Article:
Here, Have My Journalism Skills Cheat Sheet
I’ve been noting tried-and-true techniques for news-gathering, multi-platform storytelling, writing and editing for several months now in a Google Doc, but here they are for your benefit as well. They’re pretty basic, overall, but that’s the point. Leave recommendations — I’ll update periodically.
Finding sources using Twitter: Daniel Victor. Adding words like “me,” “my,” and “on” to your keyword-based Twitter search filter results down to personal experiences. (Another tool lets you track down the first instance of a phrase, hashtag or link on Twitter.)
Interviewing better: Poynter. Craft open-ended questions, let them speak and establish ground rules. Record your interviews, cringe as you listen back, and learn from your mistakes. (Something I’ve learned: always end by asking, “What should have I asked?” or “Is there anything else you’d like to say?” Be sure to ask for other potential sources.)
Overcoming shyness: Poynter. Three highlights for me: use your job as armor, borrow mentors’ interviewing techniques and pick up the damn phone before you chicken out and send an email instead.
Interviewing sources via email: Poynter. Explain just enough of your story to entice them. Offer to make it a phone interview. Stress your deadline. You should read the whole piece for valuable guidance on how long to wait for a response, asking for clarifications and more.
Finding story ideas: As mentioned above, Reddit is helpful to find stories bubbling up. If you have access to NewsWhip, that’s also a goldmine for finding stories that will be sure to trend. Any other tips? Leave a comment.
Researching online: Take full advantage of Google’s advanced search tools. Notably, use filetype: pdf to find PDF documents and inurl:gov to find official databases. (It gets better, so study up.) Use archive.org to find vanished urls.
Deciding your medium: Lam Vo. This flowchart takes you through your options: video, timelines, social media, photo galleries, graphics and more.
Shooting video: Lam Vo & Andrew Lih. The five key sequences you need to produce a strong piece: close hands, close face, wide shot, over the shoulder and an alternative angle. Shoot in 10-second clips without moving your camera. (Don’t try any fancy tricks — panning is for pros.)
Conducting video interviews: Lam Vo & Andrew Lih. From dealing with mics to tripod setup to framing to getting good bites. Pretty thorough from a technical aspect, but Poynter has more on the mental process.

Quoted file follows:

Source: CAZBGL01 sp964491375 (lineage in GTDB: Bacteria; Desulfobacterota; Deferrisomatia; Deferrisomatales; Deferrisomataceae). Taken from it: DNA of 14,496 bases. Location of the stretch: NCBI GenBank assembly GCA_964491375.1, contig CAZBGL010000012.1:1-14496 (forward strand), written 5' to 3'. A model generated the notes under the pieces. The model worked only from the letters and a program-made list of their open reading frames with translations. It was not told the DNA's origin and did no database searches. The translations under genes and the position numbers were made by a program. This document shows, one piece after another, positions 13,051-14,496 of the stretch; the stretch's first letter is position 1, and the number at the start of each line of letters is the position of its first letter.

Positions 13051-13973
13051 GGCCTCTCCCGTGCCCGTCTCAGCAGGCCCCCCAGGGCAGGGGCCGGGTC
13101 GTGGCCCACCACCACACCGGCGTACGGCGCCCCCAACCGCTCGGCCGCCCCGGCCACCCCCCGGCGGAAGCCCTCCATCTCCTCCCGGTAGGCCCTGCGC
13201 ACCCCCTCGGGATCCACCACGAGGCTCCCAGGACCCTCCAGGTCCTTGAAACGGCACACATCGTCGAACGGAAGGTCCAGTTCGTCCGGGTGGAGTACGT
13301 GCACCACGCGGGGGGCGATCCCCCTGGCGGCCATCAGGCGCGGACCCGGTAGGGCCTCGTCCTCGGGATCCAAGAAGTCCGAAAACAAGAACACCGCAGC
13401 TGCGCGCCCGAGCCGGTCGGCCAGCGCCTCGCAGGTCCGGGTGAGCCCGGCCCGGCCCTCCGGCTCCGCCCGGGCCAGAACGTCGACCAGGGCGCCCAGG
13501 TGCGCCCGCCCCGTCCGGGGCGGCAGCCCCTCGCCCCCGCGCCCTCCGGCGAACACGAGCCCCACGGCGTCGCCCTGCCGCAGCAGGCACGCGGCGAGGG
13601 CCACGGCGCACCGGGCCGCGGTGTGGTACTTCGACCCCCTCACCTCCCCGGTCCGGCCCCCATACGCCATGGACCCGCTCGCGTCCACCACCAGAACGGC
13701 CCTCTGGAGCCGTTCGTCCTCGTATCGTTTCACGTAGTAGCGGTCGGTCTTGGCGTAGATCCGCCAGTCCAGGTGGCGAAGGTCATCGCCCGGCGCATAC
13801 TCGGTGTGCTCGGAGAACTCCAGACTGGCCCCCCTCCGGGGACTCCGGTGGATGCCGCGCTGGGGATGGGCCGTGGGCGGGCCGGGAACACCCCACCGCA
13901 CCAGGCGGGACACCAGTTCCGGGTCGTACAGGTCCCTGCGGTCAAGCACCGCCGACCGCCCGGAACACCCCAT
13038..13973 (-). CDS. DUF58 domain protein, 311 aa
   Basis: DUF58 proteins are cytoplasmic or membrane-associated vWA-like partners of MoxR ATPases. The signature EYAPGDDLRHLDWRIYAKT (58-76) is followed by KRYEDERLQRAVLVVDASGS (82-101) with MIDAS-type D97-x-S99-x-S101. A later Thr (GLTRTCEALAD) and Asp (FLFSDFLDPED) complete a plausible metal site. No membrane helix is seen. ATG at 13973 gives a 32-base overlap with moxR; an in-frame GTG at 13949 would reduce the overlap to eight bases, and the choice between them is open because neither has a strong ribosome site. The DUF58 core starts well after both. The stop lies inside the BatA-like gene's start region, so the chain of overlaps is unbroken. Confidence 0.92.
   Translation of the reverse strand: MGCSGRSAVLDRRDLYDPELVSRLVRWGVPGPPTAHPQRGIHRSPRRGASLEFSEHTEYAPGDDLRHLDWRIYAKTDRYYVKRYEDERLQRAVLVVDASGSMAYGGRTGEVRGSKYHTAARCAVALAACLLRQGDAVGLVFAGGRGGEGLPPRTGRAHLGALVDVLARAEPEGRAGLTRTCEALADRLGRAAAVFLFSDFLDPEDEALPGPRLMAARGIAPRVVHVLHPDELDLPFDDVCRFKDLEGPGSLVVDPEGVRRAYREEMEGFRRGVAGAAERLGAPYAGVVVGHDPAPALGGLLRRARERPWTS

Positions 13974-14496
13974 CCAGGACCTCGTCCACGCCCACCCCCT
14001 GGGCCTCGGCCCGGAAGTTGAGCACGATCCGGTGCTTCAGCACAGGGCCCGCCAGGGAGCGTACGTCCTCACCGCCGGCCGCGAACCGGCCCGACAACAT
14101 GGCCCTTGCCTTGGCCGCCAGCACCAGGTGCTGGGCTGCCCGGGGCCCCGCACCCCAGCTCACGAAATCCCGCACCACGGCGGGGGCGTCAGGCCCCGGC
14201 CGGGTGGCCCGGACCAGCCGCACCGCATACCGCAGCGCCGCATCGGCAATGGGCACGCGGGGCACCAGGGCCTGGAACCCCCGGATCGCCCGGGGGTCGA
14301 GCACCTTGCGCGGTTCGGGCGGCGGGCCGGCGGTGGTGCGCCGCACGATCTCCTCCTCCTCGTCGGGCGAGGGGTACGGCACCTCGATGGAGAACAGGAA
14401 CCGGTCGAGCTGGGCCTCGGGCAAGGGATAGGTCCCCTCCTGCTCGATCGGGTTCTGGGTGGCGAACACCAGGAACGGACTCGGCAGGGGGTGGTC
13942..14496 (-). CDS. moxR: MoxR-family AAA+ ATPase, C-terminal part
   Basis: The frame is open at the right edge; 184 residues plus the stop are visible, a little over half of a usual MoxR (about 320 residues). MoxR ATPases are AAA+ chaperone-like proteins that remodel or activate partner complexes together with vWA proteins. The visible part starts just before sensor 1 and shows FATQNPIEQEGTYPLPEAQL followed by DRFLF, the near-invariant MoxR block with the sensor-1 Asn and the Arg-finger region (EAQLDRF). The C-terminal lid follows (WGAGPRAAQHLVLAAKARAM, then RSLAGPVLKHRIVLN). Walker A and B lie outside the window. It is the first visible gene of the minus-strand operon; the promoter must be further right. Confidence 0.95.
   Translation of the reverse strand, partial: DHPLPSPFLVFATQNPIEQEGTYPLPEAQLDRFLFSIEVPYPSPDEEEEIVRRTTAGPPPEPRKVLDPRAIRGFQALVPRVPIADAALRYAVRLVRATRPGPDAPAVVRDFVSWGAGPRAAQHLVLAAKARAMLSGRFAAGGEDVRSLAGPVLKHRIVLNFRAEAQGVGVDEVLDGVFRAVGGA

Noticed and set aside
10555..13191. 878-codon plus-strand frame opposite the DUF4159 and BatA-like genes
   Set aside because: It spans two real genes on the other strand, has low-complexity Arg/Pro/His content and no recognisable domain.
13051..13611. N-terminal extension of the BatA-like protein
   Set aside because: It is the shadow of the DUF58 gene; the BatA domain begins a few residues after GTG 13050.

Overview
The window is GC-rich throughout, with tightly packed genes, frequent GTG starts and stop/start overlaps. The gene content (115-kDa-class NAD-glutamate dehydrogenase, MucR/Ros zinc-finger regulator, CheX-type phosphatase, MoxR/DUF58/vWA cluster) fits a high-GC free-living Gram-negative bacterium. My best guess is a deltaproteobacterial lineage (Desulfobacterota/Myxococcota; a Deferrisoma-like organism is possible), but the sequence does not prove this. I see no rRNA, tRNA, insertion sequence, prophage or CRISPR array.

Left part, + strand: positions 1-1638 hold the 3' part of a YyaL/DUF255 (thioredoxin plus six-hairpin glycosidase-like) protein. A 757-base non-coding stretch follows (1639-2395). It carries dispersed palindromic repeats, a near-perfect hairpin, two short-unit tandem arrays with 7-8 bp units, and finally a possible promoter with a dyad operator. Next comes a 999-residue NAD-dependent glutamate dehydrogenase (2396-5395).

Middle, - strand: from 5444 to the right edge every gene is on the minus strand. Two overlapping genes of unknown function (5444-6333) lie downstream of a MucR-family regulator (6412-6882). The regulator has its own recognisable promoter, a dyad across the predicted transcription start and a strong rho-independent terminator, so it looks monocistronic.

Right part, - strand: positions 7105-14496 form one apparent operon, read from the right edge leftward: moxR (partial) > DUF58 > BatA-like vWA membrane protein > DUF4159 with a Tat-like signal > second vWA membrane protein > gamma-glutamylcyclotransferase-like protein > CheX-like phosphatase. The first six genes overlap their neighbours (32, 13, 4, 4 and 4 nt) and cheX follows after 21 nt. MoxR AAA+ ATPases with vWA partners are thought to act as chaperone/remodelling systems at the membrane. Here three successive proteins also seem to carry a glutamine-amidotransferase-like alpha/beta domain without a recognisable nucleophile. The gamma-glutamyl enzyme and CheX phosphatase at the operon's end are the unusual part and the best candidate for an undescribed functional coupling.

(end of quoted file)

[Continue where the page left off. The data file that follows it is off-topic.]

Editing video: Baron Abas. A few videos demonstrating basic video editing in Final Cut Pro X. Most tools are the same with any software.
Filming video on mobile: BBC Journalism. Get as close to the action as possible. Realize you may not need commentary on top of natural sound, especially since many viewers won’t have headphones. Shorter is better — so maybe ditch the standup.
Making charts: Lam Vo. There’s a lot more to data visualization than just pretty styling. Triple check that your numbers are accurate, understandable and sourced properly. Don’t make a chart for the sake of having a chart.
Choosing between charts and maps: Kyle Walker. When determining the best way to represent geographical data, ask: Is there a clear geographic pattern I want to highlight in my data? Do I have enough data to highlight it effectively?
Writing & Editing
Crafting headlines & ledes: How would you describe the event to a friend? Also skip the weed puns for marijuana legalization stories and “unveiling” when writing about Islam and the Middle East.
Avoid news cliches: Abe Rosenberg. Hit command-F before you turn your draft in and search for these phrases in your copy. Sometimes they’re not worth the effort to rewrite around, but it’s good practice. (Do the same for useless phrases like “there is” and passive voice: search for “by” and words ending in “-ed.”)
Choosing quotes: Good quotes add variety and life to a story. Only quote when you can’t do a better job of saying it by paraphrasing.
Fact-checking & Verification
Fact-checking stories: Politifact. Google may catch it for you, or your source may provide strong evidence. If not, check other fact checkers’ work (Snopes, Politifact, etc.), books, databases and human sources. You might also be interested in Crap Detection Resources.
Verifying photos online: API. A simple reverse-image search through Google might settle the matter. But you can also use weather reports and geographic landmarks to place a photo, or look at the image’s EXIF data.